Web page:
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Football: Running wild

Sam Werner | Monday, April 20, 2009

The offense took advantage of a unique, and somewhat complex, scoring system to beat the defense 68-33 Saturday in the 80th edition of the annual Blue-Gold game.

Even though the offense, designated as the Blue team, won decisively, it was freshman cornerback Robert Blanton who stole the show, picking off a Jimmy Clausen pass early in the first half and returning it all the way for a touchdown.

“Coach [Corwin] Brown made a great call,” Blanton, who was named defensive MVP, said. “[Jimmy Clausen] just threw the ball right to me. It wasn’t too hard. Jimmy told me to thank him later. I had some great blocking from the defensive line and safeties.”

Clausen finished the day 8-of-17 for 70 yards and the interception, while freshman Dayne Crist, who sat out last season as a redshirt, finished 4-of-10 for 40 yards. Crist and Clausen alternated drives, with Clausen getting slightly more snaps.

“He is doing a much better job at running the operation,” Irish coach Charlie Weis said of Clausen. “The [evolution] from calling plays to running plays to running the offense is really a three-step deal. First, just call the play, then you run the plays, then you run the offense, and that is where he has gotten. He has gotten to the point where he is running the offense and once you get to that point, the sky is the limit.”

In terms of pure statistics, the most effective quarterback was freshman walk-on Nate Montana, son of former Irish quarterback Joe Montana. The younger Montana played sparingly, but finished 2-of-2 for 51 yards.

“It was nice for Nate to get a couple of completions,” Weis said. “I think it was good for him to get those under his belt. There’s a lot of pressure on him, being a legacy, especially now that you’re out there playing in front of over 30,000 people instead of just in practice.”

The key to the offense’s victory was new-found success in the running game. Sophomore running back Armando Allen was named offensive MVP, gaining 70 yards on 12 carries. Fellow sophomore Robert Hughes also put up impressive numbers, gaining 93 yards on 21 carries with two touchdowns. Freshman Jonas Gray, who saw limited playing time last year, rounded out the trio with 89 yards and a touchdown on 20 carries. In all, the Irish averaged 4.2 yards per carry Saturday, a clear improvement over last year’s average of 3.3 yards per carry.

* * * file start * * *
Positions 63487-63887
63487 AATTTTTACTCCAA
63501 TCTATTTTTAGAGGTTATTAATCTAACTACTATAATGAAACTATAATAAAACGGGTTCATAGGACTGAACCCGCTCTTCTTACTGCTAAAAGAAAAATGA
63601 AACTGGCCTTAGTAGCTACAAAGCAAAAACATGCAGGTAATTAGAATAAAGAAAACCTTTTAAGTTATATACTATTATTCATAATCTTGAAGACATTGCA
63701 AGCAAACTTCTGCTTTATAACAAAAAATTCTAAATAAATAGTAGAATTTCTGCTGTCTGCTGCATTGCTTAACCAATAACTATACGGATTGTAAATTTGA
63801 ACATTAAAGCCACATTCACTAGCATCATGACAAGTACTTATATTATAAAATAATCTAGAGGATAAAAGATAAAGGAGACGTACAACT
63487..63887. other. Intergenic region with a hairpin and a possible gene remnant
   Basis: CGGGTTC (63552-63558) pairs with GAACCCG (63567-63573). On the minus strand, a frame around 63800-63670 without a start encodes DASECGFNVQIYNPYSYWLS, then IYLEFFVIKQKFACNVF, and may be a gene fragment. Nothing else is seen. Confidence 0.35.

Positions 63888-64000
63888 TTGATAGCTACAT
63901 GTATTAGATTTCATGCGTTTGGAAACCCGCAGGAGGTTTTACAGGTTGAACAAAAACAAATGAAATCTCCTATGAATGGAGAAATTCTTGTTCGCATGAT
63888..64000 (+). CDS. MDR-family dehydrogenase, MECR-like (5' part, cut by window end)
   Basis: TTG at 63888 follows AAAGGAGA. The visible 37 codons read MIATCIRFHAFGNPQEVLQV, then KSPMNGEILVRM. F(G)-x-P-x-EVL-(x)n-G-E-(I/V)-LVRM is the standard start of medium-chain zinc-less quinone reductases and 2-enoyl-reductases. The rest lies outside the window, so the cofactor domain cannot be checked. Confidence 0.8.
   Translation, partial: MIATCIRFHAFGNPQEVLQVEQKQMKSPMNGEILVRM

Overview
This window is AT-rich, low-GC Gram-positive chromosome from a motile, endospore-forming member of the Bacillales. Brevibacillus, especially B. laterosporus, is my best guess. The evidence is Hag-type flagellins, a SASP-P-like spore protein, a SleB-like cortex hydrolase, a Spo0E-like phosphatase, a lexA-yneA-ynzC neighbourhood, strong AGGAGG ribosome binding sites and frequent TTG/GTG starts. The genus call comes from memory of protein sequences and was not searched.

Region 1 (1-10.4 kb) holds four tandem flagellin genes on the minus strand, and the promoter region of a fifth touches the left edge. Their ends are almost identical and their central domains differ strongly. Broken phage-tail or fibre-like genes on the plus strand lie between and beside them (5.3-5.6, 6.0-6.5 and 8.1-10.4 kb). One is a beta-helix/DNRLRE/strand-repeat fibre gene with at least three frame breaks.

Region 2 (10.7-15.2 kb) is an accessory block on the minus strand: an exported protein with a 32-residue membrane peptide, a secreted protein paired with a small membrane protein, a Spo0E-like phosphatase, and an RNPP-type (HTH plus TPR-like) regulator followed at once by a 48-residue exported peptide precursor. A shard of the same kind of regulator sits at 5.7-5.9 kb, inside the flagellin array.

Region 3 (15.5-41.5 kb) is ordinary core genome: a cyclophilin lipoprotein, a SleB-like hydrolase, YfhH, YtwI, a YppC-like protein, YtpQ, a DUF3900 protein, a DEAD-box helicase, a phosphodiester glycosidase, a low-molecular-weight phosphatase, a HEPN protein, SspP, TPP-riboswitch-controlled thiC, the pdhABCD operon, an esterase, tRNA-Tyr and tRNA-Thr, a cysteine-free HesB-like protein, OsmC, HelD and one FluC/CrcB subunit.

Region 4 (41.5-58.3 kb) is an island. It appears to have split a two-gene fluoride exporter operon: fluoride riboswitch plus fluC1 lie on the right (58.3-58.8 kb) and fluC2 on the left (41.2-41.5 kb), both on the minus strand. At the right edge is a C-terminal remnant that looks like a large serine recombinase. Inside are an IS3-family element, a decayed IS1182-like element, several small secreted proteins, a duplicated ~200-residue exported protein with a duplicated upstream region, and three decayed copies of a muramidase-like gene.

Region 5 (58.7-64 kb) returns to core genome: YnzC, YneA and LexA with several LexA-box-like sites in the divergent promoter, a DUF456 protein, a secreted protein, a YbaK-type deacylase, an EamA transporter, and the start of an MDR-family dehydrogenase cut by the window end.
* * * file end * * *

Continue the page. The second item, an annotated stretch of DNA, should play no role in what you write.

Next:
On the other side of the ball, Weis said he was pleased with the performance of the defensive line, which sacked Clausen twice and Crist once.

“These guys are hungry and they gave a lot of effort,” honorary coach and former Irish defensive lineman Justin Tuck said. “These guys are young, and the sky could be the limit for them. They are in a good place. I told these guys that just because it was the spring game doesn’t mean that they have to stop working. We need guys to step up on this football team, and Ethan [Johnson] can definitely be one of those guys.”

After the game, Weis agreed that the defensive line, while inexperienced, could be a major force this season.

“I thought we ran the ball with power inside and our defense was good to the edge and put a lot of heat on the quarterback,” Weis said. “Against our defense, opponents are going to spend a lot of time scheming to get their quarterback extra time because they are very athletic. You only saw about a tenth of what they have dialed up.”

Freshman early-enrollee Zeke Motta also stood out on defense, leading the team with seven tackles.

“He might have some work to do mentally,” Weis said of Motta. “But he’s a very physically gifted athlete.”


-While this year’s scoring system gave points for “explosive plays,” next year’s may have include points for most creative celebration. The defense started with a game of “duck, duck, goose” after Blanton’s touchdown.

“I don’t know whose idea that was, but it was probably the tightest celebration I’ve ever seen,” Blanton said. “I was running down the field and Kyle McCarthy was yelling ‘duck, duck, goose.’ Somebody had planned the celebration out before. I didn’t worry about looking stupid because you only live once so you have to have some fun.”

The offense fought back with a grenade explosion celebration after one of Robert Hughes’ touchdowns. Weis said he told the game’s officials to not call personal foul penalties, so his players could have some fun.

“I just hope they got it on video so I can see how stupid they really were,” Weis joked.